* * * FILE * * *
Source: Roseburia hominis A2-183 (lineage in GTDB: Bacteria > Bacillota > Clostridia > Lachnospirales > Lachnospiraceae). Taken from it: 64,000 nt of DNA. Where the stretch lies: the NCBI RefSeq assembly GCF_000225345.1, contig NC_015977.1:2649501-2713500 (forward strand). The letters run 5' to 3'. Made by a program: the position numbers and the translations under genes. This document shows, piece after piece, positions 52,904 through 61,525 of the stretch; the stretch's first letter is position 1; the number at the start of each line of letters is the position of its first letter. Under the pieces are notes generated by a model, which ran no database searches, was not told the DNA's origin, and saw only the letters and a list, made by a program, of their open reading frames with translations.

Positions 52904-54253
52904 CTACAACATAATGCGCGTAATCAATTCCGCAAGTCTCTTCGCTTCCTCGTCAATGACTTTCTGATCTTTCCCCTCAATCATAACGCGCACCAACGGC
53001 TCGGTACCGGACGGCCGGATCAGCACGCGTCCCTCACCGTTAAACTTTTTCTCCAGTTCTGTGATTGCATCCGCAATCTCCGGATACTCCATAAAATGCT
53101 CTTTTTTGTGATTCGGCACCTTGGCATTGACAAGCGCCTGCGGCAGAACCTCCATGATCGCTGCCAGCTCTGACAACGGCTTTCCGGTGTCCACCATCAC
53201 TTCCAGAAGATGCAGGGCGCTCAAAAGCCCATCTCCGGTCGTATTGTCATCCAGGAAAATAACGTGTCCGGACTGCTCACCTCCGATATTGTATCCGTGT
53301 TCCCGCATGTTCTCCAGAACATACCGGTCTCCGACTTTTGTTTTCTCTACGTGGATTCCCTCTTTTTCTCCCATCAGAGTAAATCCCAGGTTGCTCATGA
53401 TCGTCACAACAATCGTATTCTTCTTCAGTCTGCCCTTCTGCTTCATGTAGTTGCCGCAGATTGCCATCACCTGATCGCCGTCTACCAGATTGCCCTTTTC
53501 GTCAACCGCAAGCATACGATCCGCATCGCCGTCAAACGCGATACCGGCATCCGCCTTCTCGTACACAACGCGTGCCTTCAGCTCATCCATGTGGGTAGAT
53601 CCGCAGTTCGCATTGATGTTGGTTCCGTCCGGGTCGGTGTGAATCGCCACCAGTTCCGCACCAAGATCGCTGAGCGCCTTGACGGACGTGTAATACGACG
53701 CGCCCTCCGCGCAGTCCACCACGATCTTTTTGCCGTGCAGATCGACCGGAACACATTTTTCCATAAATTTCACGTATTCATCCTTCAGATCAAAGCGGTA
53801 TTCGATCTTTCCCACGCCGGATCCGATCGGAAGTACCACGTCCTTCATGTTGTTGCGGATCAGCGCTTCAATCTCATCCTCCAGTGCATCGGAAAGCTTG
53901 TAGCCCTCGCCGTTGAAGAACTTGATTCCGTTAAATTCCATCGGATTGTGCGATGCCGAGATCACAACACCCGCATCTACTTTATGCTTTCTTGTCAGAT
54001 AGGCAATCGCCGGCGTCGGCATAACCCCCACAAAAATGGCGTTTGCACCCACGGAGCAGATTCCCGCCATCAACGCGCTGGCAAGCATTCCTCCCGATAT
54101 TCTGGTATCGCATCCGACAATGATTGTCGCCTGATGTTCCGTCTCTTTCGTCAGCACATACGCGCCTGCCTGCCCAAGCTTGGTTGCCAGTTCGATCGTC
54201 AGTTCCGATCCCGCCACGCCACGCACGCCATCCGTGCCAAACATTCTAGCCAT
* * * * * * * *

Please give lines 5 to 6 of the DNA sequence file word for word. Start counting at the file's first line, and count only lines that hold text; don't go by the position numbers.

53101 CTTTTTTGTGATTCGGCACCTTGGCATTGACAAGCGCCTGCGGCAGAACCTCCATGATCGCTGCCAGCTCTGACAACGGCTTTCCGGTGTCCACCATCAC
53201 TTCCAGAAGATGCAGGGCGCTCAAAAGCCCATCTCCGGTCGTATTGTCATCCAGGAAAATAACGTGTCCGGACTGCTCACCTCCGATATTGTATCCGTGT